Carolyn Kaster / AP

Trump on Comey: "infuriated" ... "white hot" ... "enraged ... fuming about Russia" ... "impatient with what he viewed as his sanctimony" ... "There was 'something wrong with' Mr. Comey, he told aides."

Blows massive hole in White House account — WashPost's Philip Rucker, Ashley Parker, Sari Horwitz and Robert Costa: Deputy Attorney General Rod Rosenstein "threatened to resign after the narrative emerging from the White House on Tuesday evening cast him as a prime mover of the decision to fire Comey and that the president acted only on his recommendation."

Wall Street Journal's Shane Harris and Carol Lee: "Comey started receiving daily instead of weekly updates on the investigation, beginning at least three weeks ago ... Comey was concerned by information showing possible evidence of collusion."

WashPost: "Within the Justice Department and the FBI, the firing of Comey has left raw anger, and some fear ... Trump had 'essentially declared war on a lot of people at the FBI' one official said. 'I think there will be a concerted effort to respond over time in kind.'"

Key Republicans agree the firing intensified the investigations ... From an L.A. Times analysis, "By firing Comey, Trump may have fanned the flames he hoped to control," by David Lauter:

"In an email lament circulated among prominent Republicans, A.B. Culvahouse Jr., former Reagan White House counsel and head of Trump's vice presidential search effort, said the firing 'both prolongs the FBI/DOJ investigation and undermines the credibility of the Trump campaign's denials of no conspiracy with Putin.' 'We could be talking about Russian hacking in the mid-terms at this rate.'"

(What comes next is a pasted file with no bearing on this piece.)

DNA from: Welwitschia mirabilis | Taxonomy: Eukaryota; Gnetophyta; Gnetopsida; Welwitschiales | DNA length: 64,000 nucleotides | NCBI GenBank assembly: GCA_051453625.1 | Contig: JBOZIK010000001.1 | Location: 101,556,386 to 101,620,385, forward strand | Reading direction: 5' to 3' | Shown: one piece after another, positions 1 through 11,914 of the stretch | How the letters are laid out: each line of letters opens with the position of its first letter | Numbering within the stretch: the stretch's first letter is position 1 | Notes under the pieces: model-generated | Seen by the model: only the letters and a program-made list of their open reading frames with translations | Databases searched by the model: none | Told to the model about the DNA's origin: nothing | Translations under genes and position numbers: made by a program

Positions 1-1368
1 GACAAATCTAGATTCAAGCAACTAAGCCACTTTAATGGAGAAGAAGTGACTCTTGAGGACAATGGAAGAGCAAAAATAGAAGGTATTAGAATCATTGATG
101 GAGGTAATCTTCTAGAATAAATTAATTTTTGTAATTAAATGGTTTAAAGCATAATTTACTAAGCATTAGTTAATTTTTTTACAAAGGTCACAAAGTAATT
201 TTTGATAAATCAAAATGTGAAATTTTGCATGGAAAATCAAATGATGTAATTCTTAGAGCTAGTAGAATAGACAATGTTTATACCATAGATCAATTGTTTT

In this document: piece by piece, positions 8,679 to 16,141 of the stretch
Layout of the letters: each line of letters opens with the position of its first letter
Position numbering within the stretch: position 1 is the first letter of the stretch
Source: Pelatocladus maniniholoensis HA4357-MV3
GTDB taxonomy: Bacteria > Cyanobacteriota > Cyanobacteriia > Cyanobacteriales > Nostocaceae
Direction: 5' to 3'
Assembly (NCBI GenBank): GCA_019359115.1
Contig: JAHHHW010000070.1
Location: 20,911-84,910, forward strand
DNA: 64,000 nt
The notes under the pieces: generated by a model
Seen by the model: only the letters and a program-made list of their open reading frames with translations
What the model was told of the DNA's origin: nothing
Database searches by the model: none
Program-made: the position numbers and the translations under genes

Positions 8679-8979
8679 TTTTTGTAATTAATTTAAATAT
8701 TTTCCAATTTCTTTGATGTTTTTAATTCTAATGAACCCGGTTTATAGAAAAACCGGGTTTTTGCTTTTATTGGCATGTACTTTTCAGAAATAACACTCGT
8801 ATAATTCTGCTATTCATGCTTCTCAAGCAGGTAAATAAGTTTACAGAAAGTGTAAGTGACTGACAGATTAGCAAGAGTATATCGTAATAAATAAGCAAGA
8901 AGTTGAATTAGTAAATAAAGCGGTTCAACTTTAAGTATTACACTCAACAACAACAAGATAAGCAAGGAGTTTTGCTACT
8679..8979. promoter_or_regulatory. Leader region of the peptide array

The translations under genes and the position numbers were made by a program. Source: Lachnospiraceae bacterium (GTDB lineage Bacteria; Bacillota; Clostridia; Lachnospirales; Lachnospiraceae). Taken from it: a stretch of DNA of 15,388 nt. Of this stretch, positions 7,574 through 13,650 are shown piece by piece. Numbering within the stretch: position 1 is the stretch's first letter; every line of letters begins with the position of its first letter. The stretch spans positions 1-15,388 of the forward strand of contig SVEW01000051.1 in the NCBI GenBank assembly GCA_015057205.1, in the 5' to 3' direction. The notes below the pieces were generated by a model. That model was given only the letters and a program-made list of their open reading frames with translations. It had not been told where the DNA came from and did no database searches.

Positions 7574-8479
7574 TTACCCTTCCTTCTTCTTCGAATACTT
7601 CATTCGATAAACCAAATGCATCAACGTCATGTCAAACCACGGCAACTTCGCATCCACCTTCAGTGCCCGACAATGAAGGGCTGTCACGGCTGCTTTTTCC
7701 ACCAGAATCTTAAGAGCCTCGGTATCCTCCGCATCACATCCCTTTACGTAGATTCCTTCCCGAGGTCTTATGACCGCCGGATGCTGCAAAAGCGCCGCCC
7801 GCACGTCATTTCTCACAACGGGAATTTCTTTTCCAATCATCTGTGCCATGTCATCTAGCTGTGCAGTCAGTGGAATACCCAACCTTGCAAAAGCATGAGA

N.Y. Times' Matthew Rosenberg and Matt Apuzzo: "Comey's firing appears to have imbued the Senate Intelligence Committee with a renewed sense of urgency."

Go deeper

Apple's antitrust fight turns Epic

Illustration: Aïda Amer/Axios

Millions of angry gamers may soon join the chorus of voices calling for an antitrust crackdown on Apple, as the iPhone giant faces a new lawsuit and PR blitz from Epic Games, maker of mega-hit Fortnite.

Why it matters: Apple is one of several Big Tech firms accused of violating the spirit, if not the letter, of antitrust law. A high-profile lawsuit could become a roadmap for either building a case against tech titans under existing antitrust laws or writing new ones better suited to the digital economy.

Survey: Fears grow about Social Security’s future

Data: AARP survey of 1,441 U.S. adults conducted July 14–27, 2020 a ±3.4% margin of error at the 95% confidence level; Chart: Naema Ahmed/Axios

Younger Americans are increasingly concerned that Social Security won't be enough to wholly fall back on once they retire, according to a survey conducted by AARP — in honor of today's 85th anniversary of the program — given first to Axios.

Why it matters: Young people's concerns about financial insecurity once they're on a restricted income are rising — and that generation is worried the program, which currently pays out to 65 million beneficiaries, won't be enough to sustain them.

Axios-SurveyMonkey poll: Doubts over fair election results

SurveyMonkey poll of 2,847 U.S. adults conducted Aug. 11–12, 2020 with ±3% margin of error; Chart: Naema Ahmed/Axios

One in four Americans is worried their ballot won't be accurately counted this year, and four in 10 worry mail-in voting could yield less reliable results, according to a new Axios-SurveyMonkey poll.

The big picture: Partisan identification is a massive driver of distrust in both categories — and the stakes are huge this year.